The adaptive Huffman algorithm as described by Vitter had three constraints that were compelling to relax.
The first is the size of the table. The size of the table was constrained based on initial knowledge of the set being compressed—typically constrained to 256 for a single byte alphabet size.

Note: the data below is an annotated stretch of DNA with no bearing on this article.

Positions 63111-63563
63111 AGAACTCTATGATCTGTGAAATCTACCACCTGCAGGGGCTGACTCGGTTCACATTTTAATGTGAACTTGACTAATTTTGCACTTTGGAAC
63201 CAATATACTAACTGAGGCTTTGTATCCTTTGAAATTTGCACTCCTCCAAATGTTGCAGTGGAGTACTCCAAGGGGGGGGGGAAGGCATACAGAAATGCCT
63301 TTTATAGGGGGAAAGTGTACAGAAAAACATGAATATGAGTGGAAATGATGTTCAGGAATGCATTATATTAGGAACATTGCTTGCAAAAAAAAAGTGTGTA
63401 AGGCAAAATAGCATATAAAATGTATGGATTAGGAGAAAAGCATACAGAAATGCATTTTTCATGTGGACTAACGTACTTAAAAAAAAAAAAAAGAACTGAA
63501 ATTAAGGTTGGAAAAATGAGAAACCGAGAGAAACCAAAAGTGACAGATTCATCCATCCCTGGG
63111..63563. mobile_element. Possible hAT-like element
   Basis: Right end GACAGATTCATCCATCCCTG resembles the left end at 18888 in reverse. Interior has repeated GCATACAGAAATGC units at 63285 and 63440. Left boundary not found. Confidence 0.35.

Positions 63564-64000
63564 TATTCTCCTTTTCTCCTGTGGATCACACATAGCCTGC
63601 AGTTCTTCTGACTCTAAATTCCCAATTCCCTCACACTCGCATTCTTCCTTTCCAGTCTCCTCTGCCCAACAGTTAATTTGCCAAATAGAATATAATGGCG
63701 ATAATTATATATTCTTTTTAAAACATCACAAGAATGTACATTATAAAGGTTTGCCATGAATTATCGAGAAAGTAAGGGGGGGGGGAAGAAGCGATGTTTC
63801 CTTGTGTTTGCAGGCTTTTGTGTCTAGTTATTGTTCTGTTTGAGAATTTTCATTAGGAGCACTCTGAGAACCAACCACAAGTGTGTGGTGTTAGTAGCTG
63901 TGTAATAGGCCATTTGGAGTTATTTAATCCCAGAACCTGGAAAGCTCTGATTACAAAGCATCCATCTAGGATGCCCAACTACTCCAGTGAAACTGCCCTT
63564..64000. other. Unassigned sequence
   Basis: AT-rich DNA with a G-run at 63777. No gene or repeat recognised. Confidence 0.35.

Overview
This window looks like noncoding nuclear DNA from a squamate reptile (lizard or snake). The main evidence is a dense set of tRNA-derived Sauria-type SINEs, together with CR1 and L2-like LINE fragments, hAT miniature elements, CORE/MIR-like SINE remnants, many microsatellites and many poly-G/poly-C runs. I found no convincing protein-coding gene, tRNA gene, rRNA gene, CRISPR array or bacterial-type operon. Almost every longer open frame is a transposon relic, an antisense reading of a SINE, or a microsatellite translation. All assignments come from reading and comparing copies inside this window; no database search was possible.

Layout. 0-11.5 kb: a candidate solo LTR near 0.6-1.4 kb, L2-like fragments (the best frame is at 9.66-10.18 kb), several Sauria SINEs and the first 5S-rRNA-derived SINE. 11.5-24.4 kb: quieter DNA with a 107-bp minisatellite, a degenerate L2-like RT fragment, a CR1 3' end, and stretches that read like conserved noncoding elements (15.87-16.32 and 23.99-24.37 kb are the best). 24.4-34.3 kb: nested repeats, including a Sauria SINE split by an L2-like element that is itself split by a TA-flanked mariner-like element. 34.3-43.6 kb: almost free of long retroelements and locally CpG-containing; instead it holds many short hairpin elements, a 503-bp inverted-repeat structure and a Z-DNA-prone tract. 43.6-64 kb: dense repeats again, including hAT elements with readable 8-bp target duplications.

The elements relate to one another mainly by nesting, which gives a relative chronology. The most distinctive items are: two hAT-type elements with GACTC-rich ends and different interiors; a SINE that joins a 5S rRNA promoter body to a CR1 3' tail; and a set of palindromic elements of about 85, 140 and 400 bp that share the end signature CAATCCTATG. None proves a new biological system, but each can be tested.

The NotYetTransmitted sequence never adjusted its weight based on its own frequency so clusters of new characters would not benefit from reduced sizes of this sequence.
Once new characters become rare, it makes sense to reduce the NotYetTransmitted weight and therefore demote it farther down the Huffman tree.